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Using graphic elements in cartoon sequences to improve written narratives of hard of hearing students
This study tests three different interventions for hard of hearing students who have written language needs. Participants wrote first drafts of narratives, and retold the narrative to the investigator, who represented the retelling in three ways: (a) through simple picture sequences, (b) through picture sequences with added graphic elements, and (c) with direct instruction in graphic element meaning. Following the verbal-visual interventions, students wrote second drafts. The addition of graphic elements to picture sequences allowed participants to improve second drafts of stories, resulting in syntax, semantics and story grammar that more closely approximated the writing of children with normal hearing. Direct instruction in the meaning of graphic elements resulted in further improvement in second drafts by three of the four participants, with an observable impact on certain variables, specifically: (a) length of story, (b) length of T-unit, (c) increase in precise vocabulary use, (d) decrease in proportion of syntactic cohesive ties, (e) increase in the number of cohesive categories and (f) improved total scores for story grammar elements. ^ Although general trends were noted, in all cases there were complex interactions between student characteristics, targeted writing skills, and intervention types. Implications of the findings from this investigation for teachers of students who are hard of hearing are presented. The need for further study is discussed. ^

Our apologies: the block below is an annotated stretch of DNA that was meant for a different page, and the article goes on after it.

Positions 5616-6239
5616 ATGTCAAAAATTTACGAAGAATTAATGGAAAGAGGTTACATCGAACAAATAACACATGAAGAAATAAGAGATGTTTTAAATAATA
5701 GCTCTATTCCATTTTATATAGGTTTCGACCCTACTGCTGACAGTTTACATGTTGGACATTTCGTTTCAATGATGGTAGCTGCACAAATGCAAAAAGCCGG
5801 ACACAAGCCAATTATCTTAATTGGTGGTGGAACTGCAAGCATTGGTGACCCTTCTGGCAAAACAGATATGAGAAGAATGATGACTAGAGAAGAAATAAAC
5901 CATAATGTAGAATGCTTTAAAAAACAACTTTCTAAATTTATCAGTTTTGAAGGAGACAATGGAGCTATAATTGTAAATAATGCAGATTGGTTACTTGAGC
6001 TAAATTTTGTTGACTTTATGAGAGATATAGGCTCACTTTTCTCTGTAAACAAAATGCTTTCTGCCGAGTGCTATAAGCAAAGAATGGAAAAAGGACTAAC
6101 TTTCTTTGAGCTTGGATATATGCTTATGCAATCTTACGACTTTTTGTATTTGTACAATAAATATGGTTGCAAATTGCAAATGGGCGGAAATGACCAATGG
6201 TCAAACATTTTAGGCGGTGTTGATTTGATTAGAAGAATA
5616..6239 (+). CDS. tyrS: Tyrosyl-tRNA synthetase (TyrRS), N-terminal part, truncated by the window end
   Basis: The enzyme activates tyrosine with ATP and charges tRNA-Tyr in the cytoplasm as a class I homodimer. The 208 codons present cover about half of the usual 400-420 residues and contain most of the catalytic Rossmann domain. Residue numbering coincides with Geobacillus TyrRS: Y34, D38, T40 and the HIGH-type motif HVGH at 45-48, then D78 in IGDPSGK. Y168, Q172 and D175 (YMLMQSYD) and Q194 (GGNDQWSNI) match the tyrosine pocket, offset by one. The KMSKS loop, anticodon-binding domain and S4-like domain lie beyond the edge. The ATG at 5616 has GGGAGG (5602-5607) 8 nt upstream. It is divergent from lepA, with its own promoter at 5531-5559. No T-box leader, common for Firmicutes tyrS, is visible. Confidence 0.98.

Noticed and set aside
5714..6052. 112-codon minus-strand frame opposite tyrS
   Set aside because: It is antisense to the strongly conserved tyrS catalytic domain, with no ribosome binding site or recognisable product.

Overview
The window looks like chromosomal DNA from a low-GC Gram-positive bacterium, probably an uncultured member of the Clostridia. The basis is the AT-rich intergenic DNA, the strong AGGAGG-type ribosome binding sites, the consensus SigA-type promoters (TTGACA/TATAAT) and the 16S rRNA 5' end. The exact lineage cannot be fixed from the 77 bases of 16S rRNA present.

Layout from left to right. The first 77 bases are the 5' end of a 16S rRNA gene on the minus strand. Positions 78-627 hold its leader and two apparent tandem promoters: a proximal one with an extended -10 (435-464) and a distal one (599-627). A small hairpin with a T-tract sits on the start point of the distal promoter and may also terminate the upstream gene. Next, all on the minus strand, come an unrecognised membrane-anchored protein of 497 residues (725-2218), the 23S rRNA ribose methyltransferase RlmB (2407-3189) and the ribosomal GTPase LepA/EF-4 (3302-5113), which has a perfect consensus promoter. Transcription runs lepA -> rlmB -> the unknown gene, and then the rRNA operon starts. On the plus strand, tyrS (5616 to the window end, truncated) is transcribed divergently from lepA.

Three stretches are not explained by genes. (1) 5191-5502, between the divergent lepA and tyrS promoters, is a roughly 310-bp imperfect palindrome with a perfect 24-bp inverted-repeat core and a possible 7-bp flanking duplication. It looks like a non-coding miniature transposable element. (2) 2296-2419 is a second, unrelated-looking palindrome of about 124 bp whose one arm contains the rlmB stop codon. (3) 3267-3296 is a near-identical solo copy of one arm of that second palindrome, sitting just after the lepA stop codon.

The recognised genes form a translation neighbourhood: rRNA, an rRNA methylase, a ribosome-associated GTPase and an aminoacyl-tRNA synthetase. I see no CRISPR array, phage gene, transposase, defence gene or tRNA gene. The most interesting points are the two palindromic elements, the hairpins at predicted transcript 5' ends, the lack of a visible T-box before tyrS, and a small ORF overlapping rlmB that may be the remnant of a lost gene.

Eccarius, Malinda A, "Using graphic elements in cartoon sequences to improve written narratives of hard of hearing students" (2004). ETD collection for University of Nebraska - Lincoln. AAI3126948.